This project has been in the making for the last 3 years. Back in May 2012, my office purchased a new online database that manages virtually every aspect of our work. Part of this database interfaces with students who have disabilities. Even before we rolled out the database, staff were talking about instructional materials to assist our students in a transition from a paper-based office to electronic one. We had this grandiose plan of creating beautiful videos with PowerPoint and screencast elements.
However, life got in the way as it often does. As other priorities arouse, this project kept sinking lower and lower on the to-do list. The Worked Example assignment for EDTECH 513 is such a blessing, because this assignment is doing essentially what we wanted to produce anyways.
Even though staff have been talking about videos for 3 years, we had ahard time picking one narrow topic that will be clear to explain but also be thorough enough to be helpful. I decided to start with the first step that students with disabilities must do in the process of receiving services. Thus, the product is called “Getting Started with DRS and Completing Student Application”. And that might come up on tonight
I engaged the assistance of the student employee to build some momentum (and keep him occupied during the summer hours). I had him (a) evaluate videos that are peers have produced regarding this the same software and (b) download and install the tool we chose which is Camtasia. I also had him create a prototype so we could determine the flow of creating, editing and producing. I wanted to know, for future videos, which parts of the process could be done by student workers, and which ones had to be done by staff.
After that, I stepped in. I looked at a very rough draft of the script and essentially rewrote it based on the feedback I received from staff members. I had to narrow down the word choice and the ideas so they were clear and concise. It was also determined that we needed to incorporate some other elements into this video that we had not previously anticipated (like what is the difference between our office and the other disability services office on campus). It took more time than expected to figure out which main points belong in which video as this is the first of a series. I created a Word document with 10 different columns signifying 10 different videos. Within each column, I outlined the main points and sub-points that should be covered.
The next step was to create a PowerPoint that outlined the main ideas for steps before showing the screencast. We felt it would help to maintain interest amongst our students who have Attention Deficit Hyperactivity Disorder (ADHD) as well as provide clarity.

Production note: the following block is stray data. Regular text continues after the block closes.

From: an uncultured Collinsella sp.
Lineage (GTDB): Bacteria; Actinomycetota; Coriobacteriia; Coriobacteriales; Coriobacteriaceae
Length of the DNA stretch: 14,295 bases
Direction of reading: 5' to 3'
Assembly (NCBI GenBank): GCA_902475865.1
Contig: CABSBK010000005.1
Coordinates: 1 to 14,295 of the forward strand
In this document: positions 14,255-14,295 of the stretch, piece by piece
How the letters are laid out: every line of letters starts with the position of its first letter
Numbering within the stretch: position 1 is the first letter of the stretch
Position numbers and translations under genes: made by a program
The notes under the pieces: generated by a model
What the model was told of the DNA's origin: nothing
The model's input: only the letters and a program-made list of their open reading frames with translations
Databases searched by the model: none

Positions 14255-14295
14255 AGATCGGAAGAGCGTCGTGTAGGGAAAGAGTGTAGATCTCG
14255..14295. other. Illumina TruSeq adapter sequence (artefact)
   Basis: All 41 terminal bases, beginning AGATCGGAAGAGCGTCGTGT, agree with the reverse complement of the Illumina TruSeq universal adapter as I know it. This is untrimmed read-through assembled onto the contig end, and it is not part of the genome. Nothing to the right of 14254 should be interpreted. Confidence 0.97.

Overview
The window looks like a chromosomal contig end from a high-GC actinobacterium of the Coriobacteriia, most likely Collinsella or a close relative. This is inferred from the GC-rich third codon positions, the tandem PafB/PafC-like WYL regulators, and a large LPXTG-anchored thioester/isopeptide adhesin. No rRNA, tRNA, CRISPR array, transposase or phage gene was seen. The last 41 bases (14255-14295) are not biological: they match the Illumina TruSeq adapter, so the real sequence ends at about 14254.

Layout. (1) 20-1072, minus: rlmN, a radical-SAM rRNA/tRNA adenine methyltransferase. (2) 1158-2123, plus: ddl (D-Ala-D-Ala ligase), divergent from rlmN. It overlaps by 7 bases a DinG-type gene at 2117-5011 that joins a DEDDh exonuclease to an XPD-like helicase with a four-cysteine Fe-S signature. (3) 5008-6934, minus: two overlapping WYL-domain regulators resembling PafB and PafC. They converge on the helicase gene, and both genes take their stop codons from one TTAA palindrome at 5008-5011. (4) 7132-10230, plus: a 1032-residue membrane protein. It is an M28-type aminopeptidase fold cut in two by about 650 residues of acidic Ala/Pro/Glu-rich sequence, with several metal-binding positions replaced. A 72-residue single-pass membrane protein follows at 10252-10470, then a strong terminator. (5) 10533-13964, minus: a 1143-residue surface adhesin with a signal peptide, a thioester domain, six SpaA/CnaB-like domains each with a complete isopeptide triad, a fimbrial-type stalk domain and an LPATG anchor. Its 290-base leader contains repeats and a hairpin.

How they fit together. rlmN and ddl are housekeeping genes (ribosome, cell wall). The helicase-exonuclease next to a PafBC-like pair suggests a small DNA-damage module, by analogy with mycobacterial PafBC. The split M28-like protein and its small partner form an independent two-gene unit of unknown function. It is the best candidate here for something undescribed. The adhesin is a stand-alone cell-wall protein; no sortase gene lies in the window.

Because this is a project for a professional office, we had to use the University’s PowerPoint templates. It took some time to alter the wording as well as the layout. One of the things that was discovered in the prototype was the need to add a footer of our contact information, so users can easily find contact information at any point during the video. The PowerPoint template was limited and I had to “manually” create a footer.
The screencast step in the creation process was more nerve-racking and time-consuming than I realized. For each screencast, (and there are three in this video), I essentially had to recorded about five times for it was seamless. There was some slightly awkward pacing but I was able to edit most of that out. I also realize how unsteady my mouse was on the screen once the record button was activated. However, I finally was able to get it all worked out and the different types of files compiled together in Camtasia.
Using Camtasia to Caption
Accessibility is extremely important to my office and I took much time to ensure the captions were timed correctly and that they were a reflection of the audio. There are certain parts of the scripts that I did not follow verbatim and it took more time to edit the word choice during the captioning process then desired. Thankfully, I Camtasia had a pretty easy to use captioning tool that allow me to listen to the audio, watch the screen and select a single word which initiated the start of a new caption. I was also able to export a captioning file that was easily uploaded into YouTube, the selected media player for final production.
Using Camtasia to Add Callouts
Adding callouts (arrows, circles) was the easiest part. I simply selected what shape I wanted, changed the border, transparency and color and dragged it to the location. Finally, I adjusted the timings of when it should enter and when it should leave.
Now that I went to the whole process by myself, I will be able to teach other student employees how to do certain pieces. For example, I found it extremely important for a staff member to create and edit the script. It also is probably best practice if whoever creates the script also narrates it. Additionally, it is important for a staff member to create a PowerPoint as we can simplify the main idea in the script to prevent overload. This follows multimedia principles. However, the captioning and callouts can be delegated to a student worker.
For the remaining videos, I have a game plan of which staff should create the script and PowerPoint and which student workers should be assigned to adding the captions and callouts. This will create an assembly line of sorts with myself, who has (now) been formally trained in multimedia creation, as overseer.
And the best part? I created a 3-minute video that will be beneficial for the students I serve! Check that off the list!
Krista’s Worked Example called Getting Started with DRS and Completing Student Application